Guest editorial #1 by Jon Roland, Constitution Society, 210/224-2868, April 23, 1995

A Time for Understanding

The outrage and sadness we feel over the atrocity in Oklahoma City must be followed by a thoroughgoing investigation of its causes and what can be done to prevent other incidents of this kind. The natural reaction is to seek retribution, to find ways to crack down on not only the perpetrators but any others who might disturb the sense of security to which we think we have a right. But if that is all we do, we will be neglecting the most important lessons we can learn from this tragedy.

Assuming for a moment that this was the act of a few aggrieved individuals, we need to consider the factors that lead persons to commit acts of terrorism. When we do we find the most common thread is not that the grievances have not been redressed, but that they are not receiving any attention. The aggrieved can forgive anything but being ignored.

We do not reward terrorism by paying attention to the grievances that may give rise to it. Busy people with problems of their own sometimes find it difficult to find the time to listen to the concerns of others, especially when they are people of a different kind, or far away. And public officials sometimes find it inconvenient to pay attention to people whose numbers or concerns seem statistically insignificant. But they are not insignificant to those people, and we live in a time when aggrieved people can be very dangerous. It is a small price to pay to try not only to give as many aggrieved people as possible a sympathetic hearing, but also to take action to redress those grievances that have merit. Most of our public institutions are intended both to offer a hearing for people's grievances and redress of them, but those institutions sometimes fail, and when they do they need to be reformed. The press can also do a great deal more to bring attention to such grievances, and help redirect the anger of the aggrieved into constructive reform efforts.

The Oklahoma City tragedy is now being used to attack the growing numbers of Americans who are aggrieved about government corruption and abuse, especially those who are banding together as militias for the protection of their communities. They and their grievances are being dismissed. They are belittled as people who interpret the constitution "literally".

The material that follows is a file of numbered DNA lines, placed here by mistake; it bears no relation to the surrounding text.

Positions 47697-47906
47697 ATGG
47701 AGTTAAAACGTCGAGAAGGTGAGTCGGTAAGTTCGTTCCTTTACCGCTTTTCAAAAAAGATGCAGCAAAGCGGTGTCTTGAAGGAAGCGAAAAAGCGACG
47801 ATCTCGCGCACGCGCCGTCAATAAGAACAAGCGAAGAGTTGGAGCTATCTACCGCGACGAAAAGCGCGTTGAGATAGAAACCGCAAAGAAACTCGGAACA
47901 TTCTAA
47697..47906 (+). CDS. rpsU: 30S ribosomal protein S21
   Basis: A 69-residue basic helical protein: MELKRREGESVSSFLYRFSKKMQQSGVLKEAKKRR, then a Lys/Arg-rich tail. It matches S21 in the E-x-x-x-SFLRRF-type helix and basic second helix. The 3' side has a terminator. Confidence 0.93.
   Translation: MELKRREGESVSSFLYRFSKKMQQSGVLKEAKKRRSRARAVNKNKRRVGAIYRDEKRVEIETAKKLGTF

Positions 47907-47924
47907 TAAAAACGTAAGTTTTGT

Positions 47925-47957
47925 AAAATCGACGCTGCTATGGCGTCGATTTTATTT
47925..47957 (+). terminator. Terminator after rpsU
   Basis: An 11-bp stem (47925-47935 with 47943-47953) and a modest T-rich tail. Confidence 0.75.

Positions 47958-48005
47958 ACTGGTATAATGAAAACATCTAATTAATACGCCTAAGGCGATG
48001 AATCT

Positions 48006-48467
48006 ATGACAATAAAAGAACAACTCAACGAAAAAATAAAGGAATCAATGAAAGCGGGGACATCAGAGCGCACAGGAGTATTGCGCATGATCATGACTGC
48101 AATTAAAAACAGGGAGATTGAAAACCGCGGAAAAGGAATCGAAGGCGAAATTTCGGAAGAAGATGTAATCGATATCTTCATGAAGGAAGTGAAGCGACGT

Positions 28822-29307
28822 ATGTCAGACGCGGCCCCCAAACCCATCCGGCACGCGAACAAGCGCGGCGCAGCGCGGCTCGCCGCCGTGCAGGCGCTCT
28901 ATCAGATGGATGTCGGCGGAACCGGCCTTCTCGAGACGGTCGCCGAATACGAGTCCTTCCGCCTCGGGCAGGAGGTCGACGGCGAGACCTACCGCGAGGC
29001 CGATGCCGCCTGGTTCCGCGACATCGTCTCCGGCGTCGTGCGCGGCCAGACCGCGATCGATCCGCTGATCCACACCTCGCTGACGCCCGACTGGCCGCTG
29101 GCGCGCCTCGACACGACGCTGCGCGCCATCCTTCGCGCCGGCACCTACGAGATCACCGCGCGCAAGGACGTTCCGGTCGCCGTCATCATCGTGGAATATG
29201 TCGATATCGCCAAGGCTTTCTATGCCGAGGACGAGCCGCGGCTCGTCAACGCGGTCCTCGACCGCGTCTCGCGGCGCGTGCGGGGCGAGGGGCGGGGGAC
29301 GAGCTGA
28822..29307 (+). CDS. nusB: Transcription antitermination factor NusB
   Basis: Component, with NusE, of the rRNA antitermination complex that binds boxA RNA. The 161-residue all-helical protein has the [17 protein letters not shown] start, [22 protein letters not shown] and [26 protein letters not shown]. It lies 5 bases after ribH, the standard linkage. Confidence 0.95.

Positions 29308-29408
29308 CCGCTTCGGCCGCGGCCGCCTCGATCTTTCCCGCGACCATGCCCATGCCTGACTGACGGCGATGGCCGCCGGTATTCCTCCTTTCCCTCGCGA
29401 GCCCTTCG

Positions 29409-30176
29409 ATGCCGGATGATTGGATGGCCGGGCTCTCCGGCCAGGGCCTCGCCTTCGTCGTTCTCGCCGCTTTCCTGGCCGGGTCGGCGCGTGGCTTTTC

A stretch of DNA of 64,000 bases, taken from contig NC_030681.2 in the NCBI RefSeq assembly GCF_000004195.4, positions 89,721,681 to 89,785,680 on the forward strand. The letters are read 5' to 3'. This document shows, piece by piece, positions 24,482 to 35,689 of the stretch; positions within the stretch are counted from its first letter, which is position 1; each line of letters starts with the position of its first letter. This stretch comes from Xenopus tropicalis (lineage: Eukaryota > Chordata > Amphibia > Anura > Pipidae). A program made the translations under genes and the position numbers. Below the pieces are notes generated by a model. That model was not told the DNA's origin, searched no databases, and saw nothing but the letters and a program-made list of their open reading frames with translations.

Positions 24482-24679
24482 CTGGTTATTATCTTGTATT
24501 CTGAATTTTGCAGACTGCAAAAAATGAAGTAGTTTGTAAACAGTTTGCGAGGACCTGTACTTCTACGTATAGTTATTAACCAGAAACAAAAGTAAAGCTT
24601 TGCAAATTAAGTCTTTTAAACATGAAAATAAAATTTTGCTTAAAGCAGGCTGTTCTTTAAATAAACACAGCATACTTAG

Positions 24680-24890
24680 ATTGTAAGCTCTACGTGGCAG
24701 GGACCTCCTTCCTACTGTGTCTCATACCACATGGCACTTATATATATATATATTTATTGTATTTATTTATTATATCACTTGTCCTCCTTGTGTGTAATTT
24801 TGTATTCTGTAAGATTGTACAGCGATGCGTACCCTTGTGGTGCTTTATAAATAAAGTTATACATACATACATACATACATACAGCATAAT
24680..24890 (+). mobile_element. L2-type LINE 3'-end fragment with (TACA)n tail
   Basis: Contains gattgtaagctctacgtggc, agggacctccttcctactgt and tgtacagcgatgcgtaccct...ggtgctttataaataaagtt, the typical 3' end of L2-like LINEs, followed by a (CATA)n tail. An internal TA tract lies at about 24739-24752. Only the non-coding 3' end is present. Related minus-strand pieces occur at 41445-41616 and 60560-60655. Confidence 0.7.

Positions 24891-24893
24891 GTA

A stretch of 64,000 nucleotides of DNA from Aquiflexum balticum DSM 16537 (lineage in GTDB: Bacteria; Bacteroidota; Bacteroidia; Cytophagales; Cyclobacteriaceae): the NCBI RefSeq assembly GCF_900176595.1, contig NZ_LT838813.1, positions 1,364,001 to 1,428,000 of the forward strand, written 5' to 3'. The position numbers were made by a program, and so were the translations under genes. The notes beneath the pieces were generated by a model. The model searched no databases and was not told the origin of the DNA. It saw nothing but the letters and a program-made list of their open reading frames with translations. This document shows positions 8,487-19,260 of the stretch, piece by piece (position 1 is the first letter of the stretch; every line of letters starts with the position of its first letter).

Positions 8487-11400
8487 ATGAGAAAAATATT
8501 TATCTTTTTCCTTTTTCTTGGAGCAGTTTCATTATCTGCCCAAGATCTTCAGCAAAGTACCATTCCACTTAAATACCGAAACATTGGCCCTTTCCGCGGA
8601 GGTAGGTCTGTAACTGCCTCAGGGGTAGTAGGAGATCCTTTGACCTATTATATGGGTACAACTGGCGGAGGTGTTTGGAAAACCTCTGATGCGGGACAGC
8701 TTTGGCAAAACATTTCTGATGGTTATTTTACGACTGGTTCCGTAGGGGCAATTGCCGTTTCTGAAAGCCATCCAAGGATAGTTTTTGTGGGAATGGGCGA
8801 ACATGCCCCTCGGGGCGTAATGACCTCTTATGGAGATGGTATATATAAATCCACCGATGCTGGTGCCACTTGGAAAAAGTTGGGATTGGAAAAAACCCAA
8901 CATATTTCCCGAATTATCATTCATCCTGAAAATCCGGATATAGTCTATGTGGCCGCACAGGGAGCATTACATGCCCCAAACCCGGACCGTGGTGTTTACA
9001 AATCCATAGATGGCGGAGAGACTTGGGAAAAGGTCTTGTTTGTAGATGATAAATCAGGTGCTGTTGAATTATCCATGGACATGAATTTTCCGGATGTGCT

The Constitution is not a collection of parables. It is the Supreme Law of the Land. It was meant to be taken literally. And it is time for all of us to take it more seriously. Too much legislation has been passed that calls for the federal government to exercise powers it does not have under the Constitution. It should not be a surprise to anyone that persons sworn to uphold the Constitution might object to that. It is time to recognize that a federal law making it a crime to damage a building and cause the death of its inhabitants is not constitutional if applied to an offense committed on the territory of a state. Only Oklahoma has jurisdiction in this case. Federal agents may investigate it and make arrests. Any citizen can do that. But the Constitution requires that it be tried in an Oklahoma state court, not in a federal court.

Now, in the wake of this tragedy, we see legislation being ramrodded through Congress to confiscate all personal weapons and to declare militias to be terrorist organizations. Passage of such ill-conceived legislation would lead to far greater tragedies. Militias are not the problem. They are the solution. All citizens are members of the Militia. Declaring all citizens to be terrorists would fulfill the worst fears of the people who have become active in local militias. What is needed is to revive the ready militia as a major institution in our civic life, just as it is in Switzerland, where it serves as the backbone of civic life. Requiring everyone to regularly participate in militia organization and training can redirect the anger of the aggrieved into more constructive activities, and identify dangerous persons before they can cause any harm. It can bring anonymous people together as communities, and encourage them to work together in other areas of civic life.

We don't know all the facts yet, but we should also consider that this atrocity may be another Reichstag fire, staged by parties within government for political effect. Anyone who has investigated official corruption for a while knows that this possibility cannot be dismissed, and must be pursued. There are too many things about this incident that don't ring true, especially since warnings of just such an event, seemingly from government sources, were made weeks before it occurred. If anyone in government has information about such a thing, or about any other kind of criminal activity in government, it is your duty to bring out what documentary evidence you can, seek the protection of your local militia, and take the information to the public. But do it now. Tomorrow may be too late.

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